One thing on Nats' wish list: Lefty reliever
Washington yet to address shortage of setup southpaws in bullpen
WASHINGTON -- The Nationals have already completed much of their heaviest shopping this winter -- with the exception of a potential reunion with Bryce Harper -- upgrading at catcher, revamping their rotation, finding a new second baseman, reconnecting with their old backup first baseman and adding a pair of righties in the bullpen.
It leaves little on the Nationals' wish list before they head to West Palm Beach, Fla., three weeks from Wednesday and gives them a chance to focus on a few minor tweaks to their roster, areas like starting pitching depth or adding veterans to come to camp and compete for roster spots. But as the Nats begin polishing off their offseason, one area they may need to still address is their shortage of left-handed pitchers, especially in the bullpen.
On the Nationals' 40-man roster, Patrick Corbin is their only left-handed starter. Their best reliever, Sean Doolittle, is left-handed, but he is also the closer and the Nats have shown little willingness to use Doolittle outside of save situations. It leaves only Matt Grace, who is coming off a career year, and Sammy Solis, who was at risk of being non-tendered at the start of the offseason, as the only other left-handed relievers on the roster.
The Nationals took one step in addressing this issue last week, when the club signed left-hander Vidal Nuno to a Minor League deal that includes an invitation to big league Spring Training. His deal will pay him $1.3 million if he makes the Major league team, a source told MLB.com, and the Nats have plans to use Nuno both as a starter and a reliever during camp. He has only made one Major League start in he past three seasons, however, so while he may get some starts in the Grapefruit League, his value likely lies as a reliever and potential long man.
Nuno, 31, joins the Nationals after making 17 appearances with the Rays, although his season was interrupted by a stint on the disabled list (right hamstring). He pitched well enough to post a 1.64 ERA in 33 innings, but Tampa Bay outrighted him at the end of the season, and his underlying numbers (4.46 FIP, .216 batting average on balls in play) suggest some regression.
Adding Nuno was a start, but perhaps Washington could still do more. According to an estimation by Cot's Baseball Contacts, the Nationals are about $11 million below the competitive balance tax threshold of $206 million for 2019. That gives them a little bit of breathing room to still add a player if they do not want to exceed that number, and with the free-agent market moving at a glacial place, perhaps the Nats could sit back and find a bargain with one of the lefties on the market.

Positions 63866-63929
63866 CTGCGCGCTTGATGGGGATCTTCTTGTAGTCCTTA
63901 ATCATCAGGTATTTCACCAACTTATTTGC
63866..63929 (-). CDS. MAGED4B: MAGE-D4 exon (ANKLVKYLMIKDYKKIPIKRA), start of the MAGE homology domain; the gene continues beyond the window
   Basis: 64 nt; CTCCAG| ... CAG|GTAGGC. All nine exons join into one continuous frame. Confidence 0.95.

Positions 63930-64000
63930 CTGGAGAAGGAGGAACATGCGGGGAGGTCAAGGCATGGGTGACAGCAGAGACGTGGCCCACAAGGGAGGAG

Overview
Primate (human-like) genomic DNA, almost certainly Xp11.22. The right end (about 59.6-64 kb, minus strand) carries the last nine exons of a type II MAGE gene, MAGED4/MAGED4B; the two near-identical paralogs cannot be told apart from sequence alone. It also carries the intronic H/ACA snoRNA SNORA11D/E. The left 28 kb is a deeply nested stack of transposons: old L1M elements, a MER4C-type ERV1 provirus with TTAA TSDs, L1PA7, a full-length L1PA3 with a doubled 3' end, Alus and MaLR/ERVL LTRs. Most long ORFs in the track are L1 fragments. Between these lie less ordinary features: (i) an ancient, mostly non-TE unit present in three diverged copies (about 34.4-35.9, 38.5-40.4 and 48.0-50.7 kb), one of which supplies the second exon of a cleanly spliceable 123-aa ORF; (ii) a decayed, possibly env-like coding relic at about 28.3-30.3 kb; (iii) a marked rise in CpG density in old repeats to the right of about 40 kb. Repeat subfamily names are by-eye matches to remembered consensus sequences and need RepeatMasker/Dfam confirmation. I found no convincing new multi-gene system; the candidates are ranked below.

However, the team does seem content with their current bullpen options from the left side.
Grace's stock within the organization grew with each successful outing last season as he got thrust into more and more high-leverage situations, thanks in part to a plethora of injuries to the rest of the bullpen. But he handled himself well. In 56 games, his ERA was 2.87 with 48 strikeouts and 13 walks across 59 2/3 innings. Grace showed improvement, but he probably doesn't miss enough bats (19.4 percent strikeout rate in 2018 and 17.5 percent in his career) to remain as the top left-hander out of a good bullpen.
If Washington does not make another significant move, it will be another show of confidence for Solis, even after a nightmare 2018 season. He posted a 6.41 ERA in 56 appearances with a 1.55 WHIP, and the team grew frustrated with his inability to retire left-handers as opposing southpaws walloped him for a .993 OPS. Yet, the Nationals did not want to give up on Solis, 30, because he still possesses tantalizing tools, including a fastball that can reach the mid-to-upper 90s and pitches that have the ability to miss bats -- 44 strikeouts in 39 1/3 innings last season -- that Grace doesn't have. The issue is Solis also had five more walks in about 20 fewer innings than Grace.
However, there is evidence Solis can recapture his form for 2016, when he put up a 2.41 ERA and a 2.78 FIP with 10.3 strikeouts per nine innings. He showed glimpses through the first few months of last season in fact. Through June 18, Solis posted a 3.28 ERA and held opponents to a slash line of .205/.307/.341. He struck out 29 and walked 12 in those 24 2/3 innings. That's still too many walks, but it was a strong start for Solis. He also made 36 appearances during that span, and his career high entering last season had been 37. He shattered that previous high by appearing in 56 games in 2018, but Solis may have been a victim of overuse early in the season.
With better and more optimal usage, the Nats believe Solis can still be a reliable bullpen arm. If they do not add another left-handed reliever, they will be doubling down on that belief.